This is a guest post with exclusive content by Bill Inmon. Bill Inmon is a prominent American computer scientist and prolific author, recognized by many as the father of data warehousing. Inmon has written over 60 books, including the first book exploring the core concepts of data warehouses. Inmon also held the first data warehousing conference and has written for many respected data management publications, as well as offering classes in data warehousing.
Conventional wisdom would have you believe it's expensive and costly to build data warehouses. That has certainly been the case for many organizations. But is that statement true?
To understand what's going on, we need to go back to the origins of the data warehouse. Data warehousing first started to take hold after the year 2000. What was happening to consulting firms around the year 2000? Most consulting firms were coming off the biggest bonanza of their life. The consulting firms were just finishing their work on Year2K and enterprise resource planning (ERP) installation. And the number of consultants with billable time at client sites was the largest number of billable consultants ever recorded.
Some people even said Year2k was the full employment act for consulting firms. So, after 2000, what were consulting firms looking for?
Related Reading: What is a Data Warehouse and Why are They Important?
Table of Contents
- Beyond Year2K
- Breaking the Habit - Letting Consultant Firms Go
- Data Warehousing: Not as Expensive as You Think
They were all looking for the next Year2k. And that was when the data warehouse made its appearance. So many consulting firms looked at data warehousing as the next “big thing.” To them, data warehouses were the way to keep all those consultants fully employed at the client’s expense.
But there was a fly in the ointment.
Data warehousing was a very different thing in Year2k and ERP. ERP and Year2K were like trying to manually harvest a crop. The crop is ripe when it's ripe, and you only have a limited amount of time to get out to the field and harvest. You need as many hands in the field as possible, and the more hands, the better. That was the nature of year2K. Lots of bodies.
But data warehousing was fundamentally different. Data warehousing was like trying to climb an ice sheet in the middle of winter. You needed one knowledgeable climber armed with pitons, rope, and an ice pick who knows how to get up the ice sheet. Trying to conquer a sheet of ice with an army of well-meaning but uneducated idiots only gets a lot of people killed. And no one gets up the sheet of ice. The data warehouse was definitely not the latest Year2k and ERP installation.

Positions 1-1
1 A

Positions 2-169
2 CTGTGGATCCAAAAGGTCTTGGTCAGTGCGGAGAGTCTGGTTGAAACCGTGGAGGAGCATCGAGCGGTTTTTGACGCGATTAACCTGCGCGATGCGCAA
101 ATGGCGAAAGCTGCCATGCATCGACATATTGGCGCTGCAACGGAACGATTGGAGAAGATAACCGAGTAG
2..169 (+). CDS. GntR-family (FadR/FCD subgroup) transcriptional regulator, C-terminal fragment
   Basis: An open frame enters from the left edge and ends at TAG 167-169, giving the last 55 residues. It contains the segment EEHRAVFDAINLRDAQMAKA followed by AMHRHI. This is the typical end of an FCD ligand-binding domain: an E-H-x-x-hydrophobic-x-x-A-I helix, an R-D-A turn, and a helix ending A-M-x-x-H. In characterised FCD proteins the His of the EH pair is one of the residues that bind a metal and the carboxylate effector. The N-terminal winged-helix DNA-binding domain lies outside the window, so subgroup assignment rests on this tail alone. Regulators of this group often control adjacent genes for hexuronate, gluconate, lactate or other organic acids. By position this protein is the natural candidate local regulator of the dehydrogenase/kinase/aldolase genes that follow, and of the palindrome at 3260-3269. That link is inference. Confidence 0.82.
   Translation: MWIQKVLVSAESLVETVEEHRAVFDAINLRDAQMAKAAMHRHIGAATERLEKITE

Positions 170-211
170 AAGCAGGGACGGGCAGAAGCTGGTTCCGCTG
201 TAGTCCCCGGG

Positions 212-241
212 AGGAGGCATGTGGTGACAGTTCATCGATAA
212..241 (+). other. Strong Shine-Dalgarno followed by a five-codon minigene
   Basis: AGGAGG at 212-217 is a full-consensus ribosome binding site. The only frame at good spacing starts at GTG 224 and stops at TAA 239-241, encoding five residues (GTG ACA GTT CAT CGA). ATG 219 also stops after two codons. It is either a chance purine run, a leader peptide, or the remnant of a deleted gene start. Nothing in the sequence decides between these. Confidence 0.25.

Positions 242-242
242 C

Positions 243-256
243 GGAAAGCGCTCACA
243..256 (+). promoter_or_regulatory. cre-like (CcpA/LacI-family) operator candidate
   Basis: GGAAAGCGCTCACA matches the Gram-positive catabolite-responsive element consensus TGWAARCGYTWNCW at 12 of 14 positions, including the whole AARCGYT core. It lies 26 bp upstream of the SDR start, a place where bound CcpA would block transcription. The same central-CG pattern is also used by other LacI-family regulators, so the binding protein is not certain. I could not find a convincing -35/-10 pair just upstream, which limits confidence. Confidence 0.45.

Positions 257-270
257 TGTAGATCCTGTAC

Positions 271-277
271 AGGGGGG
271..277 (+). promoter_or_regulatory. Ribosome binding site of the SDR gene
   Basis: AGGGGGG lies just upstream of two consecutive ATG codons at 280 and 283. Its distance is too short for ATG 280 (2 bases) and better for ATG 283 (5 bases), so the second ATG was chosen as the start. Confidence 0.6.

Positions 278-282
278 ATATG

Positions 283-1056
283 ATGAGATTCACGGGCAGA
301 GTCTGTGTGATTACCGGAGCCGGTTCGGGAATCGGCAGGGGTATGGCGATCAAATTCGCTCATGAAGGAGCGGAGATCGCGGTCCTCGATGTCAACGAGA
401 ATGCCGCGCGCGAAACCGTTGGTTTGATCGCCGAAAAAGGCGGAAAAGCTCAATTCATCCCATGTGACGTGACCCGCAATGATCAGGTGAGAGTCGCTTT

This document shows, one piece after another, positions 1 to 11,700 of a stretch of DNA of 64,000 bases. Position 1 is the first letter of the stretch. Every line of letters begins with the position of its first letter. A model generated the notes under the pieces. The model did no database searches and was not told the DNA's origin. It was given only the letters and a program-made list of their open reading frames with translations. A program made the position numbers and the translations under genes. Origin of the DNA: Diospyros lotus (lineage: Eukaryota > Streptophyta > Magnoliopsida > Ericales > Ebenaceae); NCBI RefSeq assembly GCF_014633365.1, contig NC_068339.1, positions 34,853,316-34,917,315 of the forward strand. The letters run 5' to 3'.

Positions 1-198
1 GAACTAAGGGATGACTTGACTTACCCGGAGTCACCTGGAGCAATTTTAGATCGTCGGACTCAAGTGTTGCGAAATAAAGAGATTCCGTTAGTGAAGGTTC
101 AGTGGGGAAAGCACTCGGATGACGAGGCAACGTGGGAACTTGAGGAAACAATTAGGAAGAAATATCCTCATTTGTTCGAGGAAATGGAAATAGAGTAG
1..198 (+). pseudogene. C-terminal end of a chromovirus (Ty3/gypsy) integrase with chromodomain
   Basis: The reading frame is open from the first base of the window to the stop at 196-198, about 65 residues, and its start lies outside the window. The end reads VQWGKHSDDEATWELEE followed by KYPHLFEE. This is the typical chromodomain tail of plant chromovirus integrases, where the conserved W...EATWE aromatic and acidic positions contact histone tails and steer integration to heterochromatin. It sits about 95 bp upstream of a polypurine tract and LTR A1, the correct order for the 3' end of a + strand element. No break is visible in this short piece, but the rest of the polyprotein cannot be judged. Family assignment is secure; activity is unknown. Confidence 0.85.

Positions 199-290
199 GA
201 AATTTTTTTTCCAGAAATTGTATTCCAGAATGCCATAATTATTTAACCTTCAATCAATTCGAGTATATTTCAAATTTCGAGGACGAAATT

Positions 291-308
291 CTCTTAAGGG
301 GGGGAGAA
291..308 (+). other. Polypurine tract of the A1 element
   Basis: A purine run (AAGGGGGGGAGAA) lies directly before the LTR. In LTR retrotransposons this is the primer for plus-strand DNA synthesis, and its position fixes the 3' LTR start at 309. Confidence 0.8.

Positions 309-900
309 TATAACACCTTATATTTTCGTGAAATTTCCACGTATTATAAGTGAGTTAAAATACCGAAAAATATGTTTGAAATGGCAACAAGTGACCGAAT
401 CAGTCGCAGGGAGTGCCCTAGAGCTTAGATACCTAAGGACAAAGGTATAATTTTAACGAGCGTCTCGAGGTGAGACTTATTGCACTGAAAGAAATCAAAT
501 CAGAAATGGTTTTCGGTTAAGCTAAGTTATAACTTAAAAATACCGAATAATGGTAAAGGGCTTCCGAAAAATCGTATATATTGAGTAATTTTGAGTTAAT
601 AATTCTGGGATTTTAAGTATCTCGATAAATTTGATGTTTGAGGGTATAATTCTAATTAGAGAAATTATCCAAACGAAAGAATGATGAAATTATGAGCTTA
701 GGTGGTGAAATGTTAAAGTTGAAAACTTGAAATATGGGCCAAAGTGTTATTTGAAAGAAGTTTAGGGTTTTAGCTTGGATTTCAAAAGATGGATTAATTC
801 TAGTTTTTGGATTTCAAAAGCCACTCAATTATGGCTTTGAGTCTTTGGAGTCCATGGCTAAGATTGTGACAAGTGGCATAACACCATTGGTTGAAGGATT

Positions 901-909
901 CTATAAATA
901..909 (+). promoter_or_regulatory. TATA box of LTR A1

Breaking the Habit – Letting Consultant Firms Go
But the consulting firms conditioned people to believe they HAD TO HAVE a consulting firm build their data warehouse. And that's where the reputation of data warehouses being expensive came from. The customer's insistence on spending money with people who didn’t understand what they were doing is an expensive thing to do. That was a formula for throwing money away. And don’t blame the consultant. They were just standing there, more than willing to take money. Blame the idiotic IT management with poor (or no) judgment instead.
The analogy we used to describe this phenomenon was this: if you're having open heart surgery, what do you want? One skilled surgeon who knows what they're doing or 100 nurses who have watched open heart surgery but have never conducted an operation? Over and over the client chose 100 nurses. And over and over the patient still had heart problems after the operation.
No wonder people think a data warehouse costs a lot.
Read more about Data Warehousing on the Integrate.io blog.
Data Warehousing: Not as Expensive as You Think
I can personally attest that you don’t have to spend a lot of money to build a data warehouse. You can if you want to, but it's not a function of data warehousing. It's a function of the wisdom of your management.
One Patty Haines (who is experienced and knows what she's doing) is worth more than an army of consultants who have only heard about a data warehouse.
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Bill Inmon, the father of the data warehouse, has authored 65 books and was named by Computerworld as one of the ten most influential people in the history of computing. Bill’s company. Forest Rim Technology, is a Castle Rock, Colorado company. Bill Inmon and Forest Rim Technology provide a service to companies in helping companies hear the voice of their customer. See more at www.forestrimtech.com.